The most infamous episode to taint the reputation of the Valiant 40 came sometime around 1976 when Uniflite who built the boats for Valiant changed to a questionable resin called Hetron which resulted in severe blistering on the hulls of the boats above and below the waterline. It was commonly thought the fire retardant in the new resin was the culprit but yacht surveyor Jack Horner writes “Later research has shown that a combination of sizing used on fiberglass strands chemically reacts with the fire retardant resins resulting in the blisters.”
Ownership of the venture passed hands to Sam Dick Industries and then to Uniflite, who declared bankruptcy in 1984 shortly after Valiant owners won a class action lawsuit over the blistering episode. The Valiant operation was picked up by Rich Worstell, a Texas based Valiant dealer, who after building a few boats in Washington eventually moved production to Texas, under the new leadership the blistering problem was permanently solved in 1984 by switching to isophthalic resin.
In 1992, with some degree of consultation with the Valiant 40 owner community, the design evolved into the Valiant 42 which is essentially the same boat with further refinements. The rig has been tweaked with an addition of a 2ft bowsprit and the keel has evolved. Manufacturing was adapted to offer multiple berthing configurations, and the traditional offset entry into the companionway now has an optional center entry. Thus the Valiant 42 was introduced as a low volume semi-custom built boat.
In all, exactly 200 Valiant 40s have been built. Production of the Valiant 42 ceased in January of 2011 due to an economic downturn, we know 70 had been built up to 2010.
One look at the Valiant 40 and there’s no mistaking it was conceived to cross oceans. There’s a proud bow, with a fine entry, a beautiful sheerline, and what was considered a long LWL for its time. The cabin truck looks distinctly boxy without even a hint of a rake. Further back is a cockpit that is suitably non-spacious for blue water operations and there’s a handsome canoe stern to round the look off.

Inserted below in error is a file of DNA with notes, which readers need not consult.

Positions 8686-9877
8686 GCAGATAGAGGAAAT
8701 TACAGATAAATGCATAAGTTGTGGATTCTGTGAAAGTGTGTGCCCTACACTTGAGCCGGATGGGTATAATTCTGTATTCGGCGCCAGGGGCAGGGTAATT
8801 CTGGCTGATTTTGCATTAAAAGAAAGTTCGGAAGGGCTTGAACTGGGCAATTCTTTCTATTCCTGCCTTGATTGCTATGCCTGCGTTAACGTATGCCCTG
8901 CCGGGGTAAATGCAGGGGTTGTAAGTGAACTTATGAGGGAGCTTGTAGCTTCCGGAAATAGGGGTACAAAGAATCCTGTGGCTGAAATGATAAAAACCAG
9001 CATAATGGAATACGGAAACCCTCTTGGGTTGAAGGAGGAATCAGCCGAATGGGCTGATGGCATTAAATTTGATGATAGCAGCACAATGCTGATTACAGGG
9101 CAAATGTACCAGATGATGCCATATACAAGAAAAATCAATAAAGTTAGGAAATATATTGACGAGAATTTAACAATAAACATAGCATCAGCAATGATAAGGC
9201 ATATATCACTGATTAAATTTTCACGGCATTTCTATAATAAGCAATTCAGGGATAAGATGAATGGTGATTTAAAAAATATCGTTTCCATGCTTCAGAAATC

Hidden under the waterline the traditional Scandinavian look gives way to something that’s much more modern. A fin cruising keel with a skeg hung rudder and an underbelly that’s designed to minimize wetted surface area.
The rig is of cutter configuration and, with a mast located quite far back. It supports a relatively short boom and mainsail that’s smaller than the norm making it easier to handle. Early boats had sheeting control lines attached to the end of the boom. This tended to increase weather-helm and also proved to be a dangerous nuisance before later models moved to a mid-boom sheeting system.
The Valiant 40 has a very strong and thick hull made from hand laid fiberglass. The fiberglass deck has a balsa core. The hull-deck join is described as being robust and forms a box section with the molded in bulwark, which is through bolted and covered with a teak caprail.
The ballast is externally cast lead and is bolted onto the keel stub. This was later revised to make it less expensive to build and also resulted in a lower center of gravity. The last revision improved the foil shape. Interestingly, the skeg protecting the rudder is not part of the hull molding, instead it is constructed separately in steel and encased in fiberglass before fastening to the hull.
Rather than the usual one piece interior pan lining favored by most production designs, the Valiant 40 interior is traditionally built by fiberglassing bulkheads and interior fixtures directly to the hull giving excellent access to check on hull and deck leaks.